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Professional Issues

Administering Chemotherapy in Nononcology Settings: A Case Study

Nancy Smith
CJON 2011, 15(4), 433-435 DOI: 10.1188/11.CJON.433-435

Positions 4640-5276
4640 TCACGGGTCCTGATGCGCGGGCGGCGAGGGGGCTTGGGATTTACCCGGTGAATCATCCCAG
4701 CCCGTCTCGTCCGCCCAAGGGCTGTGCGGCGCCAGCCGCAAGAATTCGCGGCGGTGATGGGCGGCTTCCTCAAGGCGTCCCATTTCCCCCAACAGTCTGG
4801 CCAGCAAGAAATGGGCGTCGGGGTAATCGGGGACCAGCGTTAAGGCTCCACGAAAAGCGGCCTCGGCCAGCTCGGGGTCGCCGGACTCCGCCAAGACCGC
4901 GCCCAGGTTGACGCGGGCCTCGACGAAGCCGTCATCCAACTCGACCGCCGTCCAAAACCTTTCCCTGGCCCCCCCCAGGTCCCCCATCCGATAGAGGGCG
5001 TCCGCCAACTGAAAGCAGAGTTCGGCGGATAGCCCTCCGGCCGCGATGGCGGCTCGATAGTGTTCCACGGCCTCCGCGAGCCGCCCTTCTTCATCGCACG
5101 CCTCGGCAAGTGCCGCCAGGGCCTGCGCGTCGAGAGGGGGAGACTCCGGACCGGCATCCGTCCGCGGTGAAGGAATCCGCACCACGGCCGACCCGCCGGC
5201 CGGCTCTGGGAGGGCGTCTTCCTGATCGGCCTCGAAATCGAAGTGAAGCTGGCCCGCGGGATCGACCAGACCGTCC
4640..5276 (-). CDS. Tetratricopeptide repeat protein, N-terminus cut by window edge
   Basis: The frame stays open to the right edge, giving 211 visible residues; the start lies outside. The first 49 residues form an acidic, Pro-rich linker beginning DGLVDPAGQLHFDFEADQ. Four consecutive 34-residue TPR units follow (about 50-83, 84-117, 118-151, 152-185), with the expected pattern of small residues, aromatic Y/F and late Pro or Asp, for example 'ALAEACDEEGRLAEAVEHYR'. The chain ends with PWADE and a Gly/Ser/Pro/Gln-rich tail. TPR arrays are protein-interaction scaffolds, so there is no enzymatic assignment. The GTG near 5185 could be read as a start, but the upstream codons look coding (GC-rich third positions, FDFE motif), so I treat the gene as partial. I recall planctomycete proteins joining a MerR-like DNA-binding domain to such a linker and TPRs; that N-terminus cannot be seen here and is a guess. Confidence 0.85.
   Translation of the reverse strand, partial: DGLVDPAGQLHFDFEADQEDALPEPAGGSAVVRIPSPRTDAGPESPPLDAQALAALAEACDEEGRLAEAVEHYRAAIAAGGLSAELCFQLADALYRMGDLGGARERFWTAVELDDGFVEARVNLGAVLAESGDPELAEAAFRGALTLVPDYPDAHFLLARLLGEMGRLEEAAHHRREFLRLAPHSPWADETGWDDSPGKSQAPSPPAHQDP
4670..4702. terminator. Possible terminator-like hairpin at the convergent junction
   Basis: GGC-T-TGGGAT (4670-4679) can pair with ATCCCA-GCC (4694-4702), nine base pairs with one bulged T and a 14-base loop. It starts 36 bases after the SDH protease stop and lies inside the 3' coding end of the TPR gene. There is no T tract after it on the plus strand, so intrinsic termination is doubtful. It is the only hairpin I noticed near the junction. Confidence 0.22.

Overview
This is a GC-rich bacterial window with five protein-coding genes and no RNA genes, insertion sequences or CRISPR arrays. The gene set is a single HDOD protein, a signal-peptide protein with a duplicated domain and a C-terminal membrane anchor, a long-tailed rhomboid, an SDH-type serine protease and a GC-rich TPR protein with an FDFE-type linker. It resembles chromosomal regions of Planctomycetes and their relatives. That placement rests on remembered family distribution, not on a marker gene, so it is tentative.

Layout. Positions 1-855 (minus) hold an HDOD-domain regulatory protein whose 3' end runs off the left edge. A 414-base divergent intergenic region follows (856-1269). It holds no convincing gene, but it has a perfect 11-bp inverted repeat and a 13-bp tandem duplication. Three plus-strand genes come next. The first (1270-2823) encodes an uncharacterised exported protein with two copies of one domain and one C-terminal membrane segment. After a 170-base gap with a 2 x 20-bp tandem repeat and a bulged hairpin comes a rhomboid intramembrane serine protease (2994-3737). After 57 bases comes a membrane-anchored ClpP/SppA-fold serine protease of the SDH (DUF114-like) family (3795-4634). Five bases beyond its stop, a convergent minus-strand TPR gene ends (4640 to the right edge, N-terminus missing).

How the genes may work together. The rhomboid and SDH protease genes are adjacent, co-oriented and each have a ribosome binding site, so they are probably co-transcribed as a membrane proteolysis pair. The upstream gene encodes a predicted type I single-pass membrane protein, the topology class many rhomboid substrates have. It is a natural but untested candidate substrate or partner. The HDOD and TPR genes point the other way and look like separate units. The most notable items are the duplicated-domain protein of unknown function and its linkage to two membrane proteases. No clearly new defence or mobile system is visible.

Providing chemotherapy for patients in a variety of settings may be a challenge for oncology nurses. Increased acuity and comorbidities of patients needing chemotherapy have resulted in a greater incidence of administration in nononcology settings, such as intensive care units (ICUs). In addition, patients with conditions other than cancer are receiving chemotherapy. Because of a lack of certified and experienced chemotherapy nurses in the ICU, oncology nurses may be pulled from their unit to administer chemotherapy. Another possibility is that nonchemotherapy-certified nurses may be asked to administer chemotherapy. Caring for patients receiving chemotherapy may be stressful for nononcology nurses because of their lack of knowledge regarding chemotherapy precautions and the management of side effects and toxicities. Not only is coordination and cooperation between nursing personnel vital, certified oncology nurses must be able to assess the situation, provide the necessary information and education, and safely administer the chemotherapy. This article describes a case study and provides suggestions for planning in similar situations.

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